Whenever gas line work is required, it’s standard practice in the industry for crews to take the necessary steps to safely prepare the line before work begins. That includes isolating the section of line requiring work with valves or other fittings, lowering the pressure in the isolated section, then venting the small amount of remaining gas to the atmosphere. ZEVAC machines make it possible for crews to capture that gas instead of venting it, helping companies perform both safe and environmentally friendly gas line work in the neighbourhoods they serve.
Initial FortisBC ZEVAC trial
TPE Midstream, a gas line equipment company based in Tulsa, Oklahoma, created ZEVAC technology and launched it in 2016. ZEVAC is currently only in use within North America.
Paul Kropp, operations manager for the Inland Gas Upgrades (IGU) project and 32-year FortisBC veteran, travelled to Seattle, Washington, to see ZEVAC in action, then arranged to bring a ZEVAC machine to Kamloops for a trial. “We conducted the trial on an upgrade of a 200-metre section of gas line,” he says. “The ZEVAC machine essentially captured, or vacuumed, the gas within a section of gas line on one side of a valve fitting, then put it right back into the system on the other side so there was no loss of gas to the atmosphere.”
Paul recognized the ZEVAC machine’s potential to reduce emissions, and conserve product, on projects such as the IGU project, where crews must depressurize multiple shorter sections of gas line before conducting work on them.
The IGU project involves making upgrades to 29 sections of existing gas line in communities in the Northern, Thompson-Okanagan, Cariboo and Kootenay regions of BC. In many cases, these upgrades are being made to allow up-to-date in-line inspection equipment, or “pigs”, to pass easily through the gas line to gather detailed information about the condition of the line. In addition to reducing emissions during upgrade work, the in-line inspection process itself is another opportunity for the ZEVAC machine to reduce emissions.
“When you want to conduct an in-line inspection, both the pig launching and receiving barrels need to be depressurized,” says Paul. “The ZEVAC machine is able to capture the gas in those barrels in 10 minutes.” Paul’s team used ZEVAC machines for the remainder of 2020 and kept a daily log to track the emissions that the machines prevented from entering the atmosphere. The trial on the IGU project was so successful, FortisBC purchased five ZEVAC machines at the end of the year.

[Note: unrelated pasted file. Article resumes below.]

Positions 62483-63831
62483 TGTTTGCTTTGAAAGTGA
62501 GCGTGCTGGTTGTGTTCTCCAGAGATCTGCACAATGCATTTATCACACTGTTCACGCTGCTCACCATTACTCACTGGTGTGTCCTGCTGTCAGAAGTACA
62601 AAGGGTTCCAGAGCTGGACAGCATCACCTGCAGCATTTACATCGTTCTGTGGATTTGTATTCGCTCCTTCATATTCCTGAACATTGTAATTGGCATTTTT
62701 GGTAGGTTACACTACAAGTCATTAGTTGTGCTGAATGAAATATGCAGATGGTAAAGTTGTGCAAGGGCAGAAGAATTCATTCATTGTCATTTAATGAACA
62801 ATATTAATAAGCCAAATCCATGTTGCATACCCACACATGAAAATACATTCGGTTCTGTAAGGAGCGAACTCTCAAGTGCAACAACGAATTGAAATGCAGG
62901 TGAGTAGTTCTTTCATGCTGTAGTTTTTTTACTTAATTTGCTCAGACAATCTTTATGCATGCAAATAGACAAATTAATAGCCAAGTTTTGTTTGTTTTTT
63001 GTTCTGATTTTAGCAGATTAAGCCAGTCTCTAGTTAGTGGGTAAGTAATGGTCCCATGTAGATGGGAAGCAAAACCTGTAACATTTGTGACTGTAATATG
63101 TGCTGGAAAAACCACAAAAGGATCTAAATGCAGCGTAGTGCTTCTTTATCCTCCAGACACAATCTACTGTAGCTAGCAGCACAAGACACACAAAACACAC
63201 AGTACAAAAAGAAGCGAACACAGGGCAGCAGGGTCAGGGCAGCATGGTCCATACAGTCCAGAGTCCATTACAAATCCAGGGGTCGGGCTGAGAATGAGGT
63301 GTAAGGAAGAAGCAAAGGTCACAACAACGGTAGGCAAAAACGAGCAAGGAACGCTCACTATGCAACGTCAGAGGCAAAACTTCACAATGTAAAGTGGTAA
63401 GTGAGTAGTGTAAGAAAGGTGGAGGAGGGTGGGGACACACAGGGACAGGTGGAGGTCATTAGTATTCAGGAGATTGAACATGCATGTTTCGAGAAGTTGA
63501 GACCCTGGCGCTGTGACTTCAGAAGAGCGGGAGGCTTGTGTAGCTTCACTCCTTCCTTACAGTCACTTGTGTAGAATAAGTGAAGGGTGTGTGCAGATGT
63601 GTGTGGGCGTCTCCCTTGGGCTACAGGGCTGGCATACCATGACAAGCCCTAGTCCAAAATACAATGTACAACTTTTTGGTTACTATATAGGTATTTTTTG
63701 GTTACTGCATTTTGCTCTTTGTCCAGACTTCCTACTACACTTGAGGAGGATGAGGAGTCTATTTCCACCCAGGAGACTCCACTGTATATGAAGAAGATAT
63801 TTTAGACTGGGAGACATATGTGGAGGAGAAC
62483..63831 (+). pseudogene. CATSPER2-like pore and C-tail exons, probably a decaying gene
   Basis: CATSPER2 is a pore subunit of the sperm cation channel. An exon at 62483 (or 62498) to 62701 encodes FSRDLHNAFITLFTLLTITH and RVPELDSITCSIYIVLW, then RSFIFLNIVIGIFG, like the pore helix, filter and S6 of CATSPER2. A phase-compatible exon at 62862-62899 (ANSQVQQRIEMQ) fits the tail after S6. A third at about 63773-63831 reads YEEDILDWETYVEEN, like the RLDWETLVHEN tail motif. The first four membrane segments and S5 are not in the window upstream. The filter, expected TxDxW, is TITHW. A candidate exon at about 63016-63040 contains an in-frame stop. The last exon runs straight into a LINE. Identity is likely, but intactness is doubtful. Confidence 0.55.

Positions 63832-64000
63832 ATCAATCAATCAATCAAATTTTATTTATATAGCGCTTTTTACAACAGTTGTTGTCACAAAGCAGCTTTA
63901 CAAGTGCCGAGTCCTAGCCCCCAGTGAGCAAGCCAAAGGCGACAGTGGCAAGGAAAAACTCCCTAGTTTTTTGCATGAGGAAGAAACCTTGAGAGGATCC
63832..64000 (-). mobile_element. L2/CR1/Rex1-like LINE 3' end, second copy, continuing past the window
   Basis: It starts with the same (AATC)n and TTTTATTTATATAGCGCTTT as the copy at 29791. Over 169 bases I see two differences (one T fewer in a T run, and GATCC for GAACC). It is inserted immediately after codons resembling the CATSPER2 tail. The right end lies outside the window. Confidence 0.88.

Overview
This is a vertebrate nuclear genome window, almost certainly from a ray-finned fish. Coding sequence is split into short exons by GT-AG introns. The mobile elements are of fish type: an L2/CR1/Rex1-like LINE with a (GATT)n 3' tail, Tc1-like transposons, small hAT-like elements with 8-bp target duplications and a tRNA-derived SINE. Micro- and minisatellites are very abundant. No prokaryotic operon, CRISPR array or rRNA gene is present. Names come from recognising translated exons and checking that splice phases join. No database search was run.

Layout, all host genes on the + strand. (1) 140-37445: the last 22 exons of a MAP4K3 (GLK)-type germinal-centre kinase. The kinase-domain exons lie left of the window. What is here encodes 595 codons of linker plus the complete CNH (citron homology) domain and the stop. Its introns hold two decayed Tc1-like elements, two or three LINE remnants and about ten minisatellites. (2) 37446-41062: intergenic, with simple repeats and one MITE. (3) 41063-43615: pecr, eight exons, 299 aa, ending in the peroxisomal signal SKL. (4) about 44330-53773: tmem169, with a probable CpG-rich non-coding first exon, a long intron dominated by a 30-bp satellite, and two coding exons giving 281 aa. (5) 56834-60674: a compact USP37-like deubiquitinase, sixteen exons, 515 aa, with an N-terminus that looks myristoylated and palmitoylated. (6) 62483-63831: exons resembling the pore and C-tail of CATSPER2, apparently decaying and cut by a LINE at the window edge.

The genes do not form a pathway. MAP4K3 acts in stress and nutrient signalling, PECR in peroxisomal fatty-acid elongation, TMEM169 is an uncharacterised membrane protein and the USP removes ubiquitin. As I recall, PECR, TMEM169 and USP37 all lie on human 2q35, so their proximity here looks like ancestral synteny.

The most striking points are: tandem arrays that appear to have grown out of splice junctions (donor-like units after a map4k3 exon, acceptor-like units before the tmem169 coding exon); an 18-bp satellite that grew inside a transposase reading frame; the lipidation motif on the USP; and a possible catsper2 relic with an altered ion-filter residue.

Achieving the 2021 CleanBC emissions reduction goal
The ZEVAC machines FortisBC purchased were eligible for an Emissions Performance Grant through the CleanBC Industry Fund. The grant funded 50 per cent of the cost of the machines with a 10 per cent holdback pending proof that the emissions reduction target we declared on our grant application had been met by the end of 2021.
Duane Mrak, a pipeline operations supervisor with FortisBC, leads teams that conduct maintenance work on gas lines in the Lower Mainland. His teams were among those to use the newly purchased ZEVAC machines throughout 2021. “Our gas line system in the Lower Mainland runs through congested urban settings,” says Duane. “The environmental benefits of ZEVAC cannot be understated—it’s a game changer. Since we’re able to simply transfer our gas from one section of pipe to another, we’re able to significantly lower our yearly operations emissions.”
One of the projects Duane and his crew tackled in 2021 involved the degasification of a 22-kilometre section of 20-inch gas line that ran from Vancouver to Coquitlam. This gas line decommissioning work was necessary once the FortisBC Gas Line Upgrades project was complete, and the new 30-inch line that replaced the old 20-inch line was active. Duane’s team also conducted the same work for a much smaller 300-metre section of gas line that was part of the Fraser Gate Upgrade in South Vancouver.
In addition to its environmental benefits, Duane also appreciates the operational flexibility ZEVAC provides in densely populated areas.
“Before ZEVAC, crews either needed to isolate longer sections of gas line to be able to vent gas safely away from urban areas, or work after hours to minimize public impacts,” explains Duane.
"The ZEVAC machines give us more flexibility. We’re able to isolate smaller sections of pipe on gas line projects, right at the worksite, or shut in longer sections between stations without worrying how much gas would be vented.”
ZEVAC machines were also used throughout 2021 on gas line work spanning the coastal transmission system and for continued work on the IGU project in both Northern BC and Interior communities. Each project group tracked and recorded the emissions they captured. Together, they not only met the 2021 CleanBC target of 154,000 standard cubic metres of natural gas (SCM NG) saved, they surpassed it by 43,776 SCM NG.
The future of ZEVAC at FortisBC
“Between the Coastal and Interior groups, we saved 198,000 SCM NG in 2021, which is the equivalent of about 2900 tonnes of carbon dioxide equivalent (tCO2e) emissions prevented from being released to the atmosphere,” says Duane. “That compares to taking approximately 888 passenger vehicles off the road for a year.”
Duane says exceeding the CleanBC target is just the beginning for ZEVAC at FortisBC. “We’ll continue to track our emissions any time we use the ZEVAC machine,” he says. “There will be ongoing opportunities to use the machines whenever we’re conducting gas line maintenance, in-line inspections and gas line upgrade work around BC.”